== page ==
mTOR Inhibitors for Cancer May Protect Fertility in Younger Female Patients

Beth Fand Incollingo

A class of targeted drugs used to treat cancer may also preserve fertility in some younger women being treated for the disease.

A study in mice suggests that mTOR inhibitors protect the ovaries from chemotherapy- induced damage and infertility, announced Cancer Currents, a news blog published by the National Cancer Institute. Mice treated with both mTOR inhibitors and chemotherapy had more babies than those that received only chemotherapy. mTOR inhibitors work by targeting a protein that contributes to cancers and by slowing the growth of blood vessels that feed tumors. mTOR inhibitors approved by the Food and Drug Administration to treat a range of cancers include Afinitor (everolimus) and Torisel (temsirolimus).

Currently, younger women undergoing chemotherapy may take Zoladex (goserelin) or Lupron (leuprolide), which protect the ovaries by shutting them down during treatment, or may cryopreserve their eggs or fertilized embryos. But these options are not appropriate for everyone. In the study, a team from NYU Langone’s Perlmutter Cancer Center tested Afinitor and the experimental mTOR inhibitor sapanisertib (also known as INK128), Cancer Currents explained. They discovered that mice treated with chemotherapy alone ended up infertile, while mice that received both drugs became pregnant at normal rates. Mice taking chemotherapy alone gave birth to less than half as many pups as mice that received both drugs.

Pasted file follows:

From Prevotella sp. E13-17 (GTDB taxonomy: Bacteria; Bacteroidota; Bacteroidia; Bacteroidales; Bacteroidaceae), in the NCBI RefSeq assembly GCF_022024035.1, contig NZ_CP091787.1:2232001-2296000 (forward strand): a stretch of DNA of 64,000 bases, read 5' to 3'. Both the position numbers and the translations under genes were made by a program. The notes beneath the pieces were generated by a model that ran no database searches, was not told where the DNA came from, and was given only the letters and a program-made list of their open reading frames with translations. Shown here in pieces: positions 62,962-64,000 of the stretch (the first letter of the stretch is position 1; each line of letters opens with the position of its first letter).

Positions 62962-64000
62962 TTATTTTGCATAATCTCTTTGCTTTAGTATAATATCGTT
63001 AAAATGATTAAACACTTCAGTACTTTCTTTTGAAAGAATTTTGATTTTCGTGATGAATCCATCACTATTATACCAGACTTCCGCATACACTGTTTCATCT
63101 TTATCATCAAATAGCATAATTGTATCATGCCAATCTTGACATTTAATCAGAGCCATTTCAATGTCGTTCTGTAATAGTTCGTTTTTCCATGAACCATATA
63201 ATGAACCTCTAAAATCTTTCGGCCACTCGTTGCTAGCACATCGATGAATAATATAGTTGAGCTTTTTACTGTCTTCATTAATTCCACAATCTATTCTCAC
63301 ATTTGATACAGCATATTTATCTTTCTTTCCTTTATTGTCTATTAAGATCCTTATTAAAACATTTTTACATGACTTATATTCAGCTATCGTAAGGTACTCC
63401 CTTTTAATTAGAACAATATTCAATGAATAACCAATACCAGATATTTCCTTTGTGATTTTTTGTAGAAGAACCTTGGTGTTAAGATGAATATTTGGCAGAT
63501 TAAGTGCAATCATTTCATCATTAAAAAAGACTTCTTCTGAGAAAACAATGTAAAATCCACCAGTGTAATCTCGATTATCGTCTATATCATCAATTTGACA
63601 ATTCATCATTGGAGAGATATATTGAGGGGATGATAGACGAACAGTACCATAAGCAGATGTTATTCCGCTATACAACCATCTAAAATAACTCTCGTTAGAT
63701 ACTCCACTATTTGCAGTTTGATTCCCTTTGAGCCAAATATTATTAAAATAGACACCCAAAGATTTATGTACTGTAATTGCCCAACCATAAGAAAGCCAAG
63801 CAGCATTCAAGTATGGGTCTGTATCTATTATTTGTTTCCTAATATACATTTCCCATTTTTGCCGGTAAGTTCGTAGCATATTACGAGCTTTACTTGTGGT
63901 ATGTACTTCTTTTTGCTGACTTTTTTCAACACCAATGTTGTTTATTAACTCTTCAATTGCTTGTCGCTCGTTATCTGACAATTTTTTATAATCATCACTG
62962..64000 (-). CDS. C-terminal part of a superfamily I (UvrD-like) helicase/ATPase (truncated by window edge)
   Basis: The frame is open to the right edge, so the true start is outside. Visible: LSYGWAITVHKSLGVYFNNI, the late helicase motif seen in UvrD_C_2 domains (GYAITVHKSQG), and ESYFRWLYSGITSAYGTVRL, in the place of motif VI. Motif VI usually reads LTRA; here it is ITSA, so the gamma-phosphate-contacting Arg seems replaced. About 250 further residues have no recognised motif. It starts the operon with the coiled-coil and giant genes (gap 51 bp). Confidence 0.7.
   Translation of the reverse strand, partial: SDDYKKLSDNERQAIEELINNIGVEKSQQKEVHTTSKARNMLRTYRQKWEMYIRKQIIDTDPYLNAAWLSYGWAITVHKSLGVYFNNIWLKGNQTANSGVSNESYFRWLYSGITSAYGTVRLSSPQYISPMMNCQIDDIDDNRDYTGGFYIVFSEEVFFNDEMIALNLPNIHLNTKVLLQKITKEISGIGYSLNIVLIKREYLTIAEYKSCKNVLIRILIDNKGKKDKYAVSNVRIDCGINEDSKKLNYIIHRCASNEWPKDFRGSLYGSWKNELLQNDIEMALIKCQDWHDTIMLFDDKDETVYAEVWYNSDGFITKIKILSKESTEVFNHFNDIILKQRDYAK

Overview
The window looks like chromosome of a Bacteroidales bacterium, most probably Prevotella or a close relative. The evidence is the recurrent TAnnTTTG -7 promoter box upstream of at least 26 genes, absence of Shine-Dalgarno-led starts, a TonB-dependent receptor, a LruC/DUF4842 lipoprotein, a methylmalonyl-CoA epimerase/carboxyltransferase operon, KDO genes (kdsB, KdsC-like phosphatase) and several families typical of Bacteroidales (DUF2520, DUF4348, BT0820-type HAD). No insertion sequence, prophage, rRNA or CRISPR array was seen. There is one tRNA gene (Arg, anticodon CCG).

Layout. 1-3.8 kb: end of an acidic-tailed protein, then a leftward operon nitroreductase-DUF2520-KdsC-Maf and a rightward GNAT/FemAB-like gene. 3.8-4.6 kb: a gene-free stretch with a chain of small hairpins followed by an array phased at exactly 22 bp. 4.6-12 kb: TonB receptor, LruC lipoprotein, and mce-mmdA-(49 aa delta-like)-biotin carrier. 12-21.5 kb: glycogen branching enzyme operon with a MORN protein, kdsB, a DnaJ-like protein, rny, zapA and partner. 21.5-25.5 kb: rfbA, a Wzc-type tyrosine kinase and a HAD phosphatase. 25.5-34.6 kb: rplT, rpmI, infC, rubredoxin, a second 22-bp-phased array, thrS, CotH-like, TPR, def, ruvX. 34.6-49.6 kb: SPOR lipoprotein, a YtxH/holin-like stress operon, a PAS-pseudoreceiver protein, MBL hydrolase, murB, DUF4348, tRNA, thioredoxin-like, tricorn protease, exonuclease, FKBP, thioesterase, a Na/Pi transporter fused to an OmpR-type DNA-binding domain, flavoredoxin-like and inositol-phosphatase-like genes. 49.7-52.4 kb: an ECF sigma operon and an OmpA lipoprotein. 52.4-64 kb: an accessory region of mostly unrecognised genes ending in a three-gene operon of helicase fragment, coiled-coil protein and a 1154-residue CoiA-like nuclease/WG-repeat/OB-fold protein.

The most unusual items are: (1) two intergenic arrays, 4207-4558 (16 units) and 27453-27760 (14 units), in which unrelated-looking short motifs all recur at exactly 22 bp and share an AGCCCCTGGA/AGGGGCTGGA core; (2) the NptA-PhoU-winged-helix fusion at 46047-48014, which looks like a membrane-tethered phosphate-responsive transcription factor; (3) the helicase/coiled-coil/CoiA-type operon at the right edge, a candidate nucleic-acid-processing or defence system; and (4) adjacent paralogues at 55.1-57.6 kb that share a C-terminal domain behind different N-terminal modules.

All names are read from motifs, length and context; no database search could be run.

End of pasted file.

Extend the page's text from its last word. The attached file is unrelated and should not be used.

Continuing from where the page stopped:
The mice taking both drugs did not experience side effects.

Next steps will involve trying lower doses in animals and designing trials to test the strategy in women.
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